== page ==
Who: Tangerine, with John St. for creative, PHD for media, Saints Editorial for editing and SNDWRX for sound.
What: A new brand campaign that eschews COVID-era tropes (can we call six weeks an era?) of empty streets and sombre music to deliver a more uplifting message about life going back to normal at some point.
When & Where: The creative launched online Wednesday with a TV buy beginning Monday. A 60-second version will run for two weeks, with an emphasis on news programming, followed by a 30-second version from May 18.
Why: Tangerine and John St. decided that the initial shock of the pandemic has been absorbed, and people are ready for messaging about brighter days ahead. The campaign is not just about feeling more positive—there is an underlying product message about how Tangerine can help people save for when things return to normal.
“Tangerine’s mission has always been to help people make smart decisions about their money, and to continually find ways to help them save and grow their money,” said CMO Martin Fecko. “This could not be more relevant than it is right now.”
“This is trying to imagine the time when there is going to be freedom of movement,” said John St. chief creative officer Angus Tucker. “And at some point—at some point—whether it’s three months from now, or six months from now, or a year from now, there will be some version of the old normal… And you’re going to need some money to do all that stuff again.”
How: The 60-second video ad, “Again” is a montage of people doing things we can’t do because of the pandemic, with the reminder that we will be able to those things again, with a closing line: “And we’ll help you save so you can do it all again.”
“This campaign is about reminding Canadians that we will emerge from this. We will travel again. Eat out again. Life will go on,” said Fecko. “It’s a message of hope and optimism, grounded in truth and the role Tangerine plays in our clients’ lives.”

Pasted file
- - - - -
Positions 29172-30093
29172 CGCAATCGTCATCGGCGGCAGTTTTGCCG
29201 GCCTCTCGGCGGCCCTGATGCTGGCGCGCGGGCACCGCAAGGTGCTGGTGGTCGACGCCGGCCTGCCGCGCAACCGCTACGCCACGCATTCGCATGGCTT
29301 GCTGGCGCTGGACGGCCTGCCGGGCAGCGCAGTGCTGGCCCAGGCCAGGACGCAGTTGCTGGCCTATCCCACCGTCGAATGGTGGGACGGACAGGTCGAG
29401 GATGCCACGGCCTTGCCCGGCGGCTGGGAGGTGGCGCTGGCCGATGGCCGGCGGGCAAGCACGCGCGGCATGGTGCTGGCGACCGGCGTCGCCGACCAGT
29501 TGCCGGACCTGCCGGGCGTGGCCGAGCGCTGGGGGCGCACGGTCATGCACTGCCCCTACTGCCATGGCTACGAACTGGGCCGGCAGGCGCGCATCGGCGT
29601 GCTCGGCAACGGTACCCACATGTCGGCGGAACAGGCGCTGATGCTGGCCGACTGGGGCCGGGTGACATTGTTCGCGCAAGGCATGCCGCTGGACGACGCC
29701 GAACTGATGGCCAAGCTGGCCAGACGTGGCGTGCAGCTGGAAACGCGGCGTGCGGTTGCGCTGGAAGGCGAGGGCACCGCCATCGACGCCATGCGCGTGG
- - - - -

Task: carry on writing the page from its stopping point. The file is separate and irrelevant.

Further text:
Did you discuss if it was too soon? “We did. Absolutely,” said Tucker. “Whenever you’re first out of the gate, there’s a risk of being too early.”
How did you know it’s not? “We did some research on this concept, and we’ve been monitoring social sentiment daily. And what we saw was that there was a significant weariness, a psychological weariness, with doom and gloom, empty streets, stay home… there was a hopelessness.” As they started working up the idea and testing it with people, the positive reactions were palpable, he said. “It was like, oh my god, I need this kind of messaging.”
“Results from our creative testing were reassuring, with overwhelmingly positive feedback,” added Fecko. “In fact, it was some of the most positive we’ve seen in any creative testing recently.”
Was it a hard sell to the client? “The creative team read the script and he said ‘That’s it, make this happen as soon as possible,'” said Tucker. The campaign went from idea to in-market in 11 days.
Tricks to going fast? Stock footage obviously—”The brief was find stock that doesn’t look like stock,” said Tucker—but the process was very fluid. If the editors from Saints couldn’t find an image or footage to fit the script, but found another good image, they rewrote the script to use the visual.
Quote: “Every creative team in the world is working on the same brief right now. Because the entire world is going through this exact experience,” said Tucker. “So as soon as we had this idea we went, ‘We’d better get this made as soon as possible.’ Whenever you have a really good idea, you’ve entered a race to produce it first, because the chances that another creative team somewhere on the planet has exactly the same idea, it’s probably a fairly good chance.”